Last week, our Middle School students took a break from the routine of school to embark on learning adventures across the globe. All through this term, they had been learning the content from Japan in the Edo period, applied marine science, the history of Hong Kong to sustainability and environmental impact studies. The educational adventures which took place in four destinations - Bali, California, Japan and Hong Kong - not only gave our Middle Schoolers an opportunity to learn outside the classroom and in real life situations but also fostered stronger bonds between students and teachers.
Six students and four teachers headed out to Southern California. They learned about conservation efforts at the Marine Mammal Center and the Bird Rescue Center which provide dedicated care for abandoned and injured sea animals. At the Bird Rescue Center, they learned about all the threats from human activities that the beautiful sea birds they saw faced and observed many birds including a Loon found covered in oil being treated at the Center. The next day at the Ocean Institute at Dana Point, students literally took the plunge into learning as they snorkelled and learned about squid anatomy during the Living Systems Lab session. Students measured water parameters, and learned many interesting facts about life in the ocean before heading out to the Research Vessel Sea Explorer where they learned how to retrieve a bottom trawl from the water and discovered many marine animals including a massive red crab.
The trip was filled with many memorable moments but surely one of the highlights was sailing to the Catalina Island onboard the Resolute, sister ship to the Black Dolphin under the gorgeous, sunny and blue Californian skies. On Catalina Island, students was guided by the esteemed Dr Lynn Whitley who is Director of Education at the USC Wrigley Institute for Environmental Studies. They learned about and experienced the USC Catalina Hyperbaric Chamber - an emergency medical facility for the treatment of scuba diving accidents. Students were closed into the large chamber with an instructor and taken to simulated depth of one foot under water. They were surprised to discover that even though they had only gone down a foot, the pressure increase was equal to 0.433 psi which didn’t seem like much until they were asked to calculate the pressure pushing against the door of the chamber by figuring out the area of the door in square inches and multiplying that by the pounds per square inch (psi) at one foot.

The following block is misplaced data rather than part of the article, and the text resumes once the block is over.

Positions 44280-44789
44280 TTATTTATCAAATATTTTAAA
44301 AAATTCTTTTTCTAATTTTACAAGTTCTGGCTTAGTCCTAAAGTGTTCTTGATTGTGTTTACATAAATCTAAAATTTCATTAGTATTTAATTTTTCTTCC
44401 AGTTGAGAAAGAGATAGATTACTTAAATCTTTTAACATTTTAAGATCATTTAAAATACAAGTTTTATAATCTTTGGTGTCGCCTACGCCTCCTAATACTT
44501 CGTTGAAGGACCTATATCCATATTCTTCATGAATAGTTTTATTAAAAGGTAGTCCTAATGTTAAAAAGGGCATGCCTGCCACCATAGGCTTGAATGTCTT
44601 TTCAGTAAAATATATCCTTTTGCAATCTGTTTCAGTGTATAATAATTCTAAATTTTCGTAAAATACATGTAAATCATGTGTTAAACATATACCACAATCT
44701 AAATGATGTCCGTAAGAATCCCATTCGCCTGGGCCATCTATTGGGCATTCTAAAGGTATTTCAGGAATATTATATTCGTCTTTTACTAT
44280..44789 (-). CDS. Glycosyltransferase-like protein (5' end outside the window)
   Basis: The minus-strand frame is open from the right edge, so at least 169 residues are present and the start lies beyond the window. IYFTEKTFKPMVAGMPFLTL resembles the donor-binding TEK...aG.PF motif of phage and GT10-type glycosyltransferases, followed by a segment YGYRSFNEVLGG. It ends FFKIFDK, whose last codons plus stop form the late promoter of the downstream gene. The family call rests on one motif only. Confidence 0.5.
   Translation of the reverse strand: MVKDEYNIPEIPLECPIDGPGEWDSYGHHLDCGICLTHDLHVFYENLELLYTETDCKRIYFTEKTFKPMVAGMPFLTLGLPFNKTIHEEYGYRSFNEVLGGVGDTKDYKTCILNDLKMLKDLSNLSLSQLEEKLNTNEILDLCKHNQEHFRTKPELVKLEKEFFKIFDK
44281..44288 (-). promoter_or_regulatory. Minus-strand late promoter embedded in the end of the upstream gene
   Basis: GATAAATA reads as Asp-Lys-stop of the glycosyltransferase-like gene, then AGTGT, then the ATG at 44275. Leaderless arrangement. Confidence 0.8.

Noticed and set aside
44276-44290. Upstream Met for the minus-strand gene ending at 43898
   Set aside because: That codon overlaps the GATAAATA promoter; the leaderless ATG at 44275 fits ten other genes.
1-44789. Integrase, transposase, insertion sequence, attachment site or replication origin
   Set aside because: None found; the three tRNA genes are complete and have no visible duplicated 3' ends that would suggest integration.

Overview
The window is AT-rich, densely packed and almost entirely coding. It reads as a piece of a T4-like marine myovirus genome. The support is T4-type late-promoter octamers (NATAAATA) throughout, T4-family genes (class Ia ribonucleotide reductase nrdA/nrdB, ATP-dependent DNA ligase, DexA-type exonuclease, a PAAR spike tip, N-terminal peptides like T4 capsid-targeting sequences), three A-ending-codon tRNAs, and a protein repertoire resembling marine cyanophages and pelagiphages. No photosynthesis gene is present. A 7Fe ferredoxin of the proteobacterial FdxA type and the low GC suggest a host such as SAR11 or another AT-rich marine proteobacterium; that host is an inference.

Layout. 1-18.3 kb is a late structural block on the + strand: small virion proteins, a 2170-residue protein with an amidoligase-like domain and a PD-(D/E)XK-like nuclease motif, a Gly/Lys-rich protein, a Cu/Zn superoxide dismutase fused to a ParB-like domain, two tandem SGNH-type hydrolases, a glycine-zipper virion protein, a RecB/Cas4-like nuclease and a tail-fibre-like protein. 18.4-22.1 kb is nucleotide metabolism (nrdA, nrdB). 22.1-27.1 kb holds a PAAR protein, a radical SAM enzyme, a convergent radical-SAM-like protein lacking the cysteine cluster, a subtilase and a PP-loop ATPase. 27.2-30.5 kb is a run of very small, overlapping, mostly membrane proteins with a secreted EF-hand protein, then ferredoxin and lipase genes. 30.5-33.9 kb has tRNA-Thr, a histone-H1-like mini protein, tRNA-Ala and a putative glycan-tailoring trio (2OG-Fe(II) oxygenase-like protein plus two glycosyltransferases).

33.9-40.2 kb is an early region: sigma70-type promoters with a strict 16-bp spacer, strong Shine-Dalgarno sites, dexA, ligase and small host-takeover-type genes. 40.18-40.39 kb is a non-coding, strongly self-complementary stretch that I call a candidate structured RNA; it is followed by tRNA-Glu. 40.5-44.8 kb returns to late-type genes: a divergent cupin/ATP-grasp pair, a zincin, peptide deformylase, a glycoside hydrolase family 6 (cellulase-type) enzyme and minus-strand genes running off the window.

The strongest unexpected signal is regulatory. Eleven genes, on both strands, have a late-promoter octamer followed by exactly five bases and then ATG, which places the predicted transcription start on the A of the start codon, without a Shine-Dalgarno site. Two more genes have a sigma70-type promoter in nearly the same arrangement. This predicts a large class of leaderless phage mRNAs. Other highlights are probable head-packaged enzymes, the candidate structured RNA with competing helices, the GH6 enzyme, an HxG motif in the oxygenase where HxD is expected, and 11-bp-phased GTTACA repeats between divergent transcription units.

On their last day, students visited the Scripps Institution of Oceanography in San Diego which is the oldest center for ocean and earth research in the US and was founded in 1903. Students were given a tour of the Scripps research pier which is bristling with instrumentation above and below the water, the original of which was built when the Institute was founded. The Scripps Oceanographic Collections make up the largest and most complete university-based oceanographic collection in the world. Comprised of millions of biological and geological marine specimens, the collections are irreplaceable because they record the state of the ocean environment at specific points in time over the past century. Our students were given a personal tour of the Pelagic Invertebrates Collection, one of the world's preeminent collections of marine zooplankton housing more than 133,000 whole zooplankton samples, by Ms.Linsey Sala, Museum Scientist and Collection Manager.
A group of 17 Middle School students and two teachers and their Japanese guides walked sections of the Nakasendo Way in Japan to experience what life might have been like as travellers in the Edo Period. The trail dates all the way to the Edo Period, an era in Japan’s history spanning from 1603 to 1868. The route saw heavy traffic and 69 stations and post towns developed along it providing rest, food and resupply for travellers. The Nakasendo Way was used by the shogunate, messengers, pilgrims, merchants, samurai, traders and travellers and its decline is directly linked to the end of the Edo period. Our Middle Schoolers walked about 12 kilometers a day, staying in former post towns Magome, Tsumago and Narai in the beautiful Kiso Valley. They were fully immersed in Japanese culture. Students learned to make soba, saw the very rare Kiso horses (there are only 140 in the world), visited Nagoya Castle, made new friends and had a lot of fun when they joined Kiso Junior Middle School students for sumo wrestling PE class.
7 Middle School students headed off to Bali, Indonesia for an action and learning-packed adventure which featured a collaboration with the Green School, a progressive school in Bali committed to educating for sustainability in a natural environment which shares many of its ethos about learning with THS.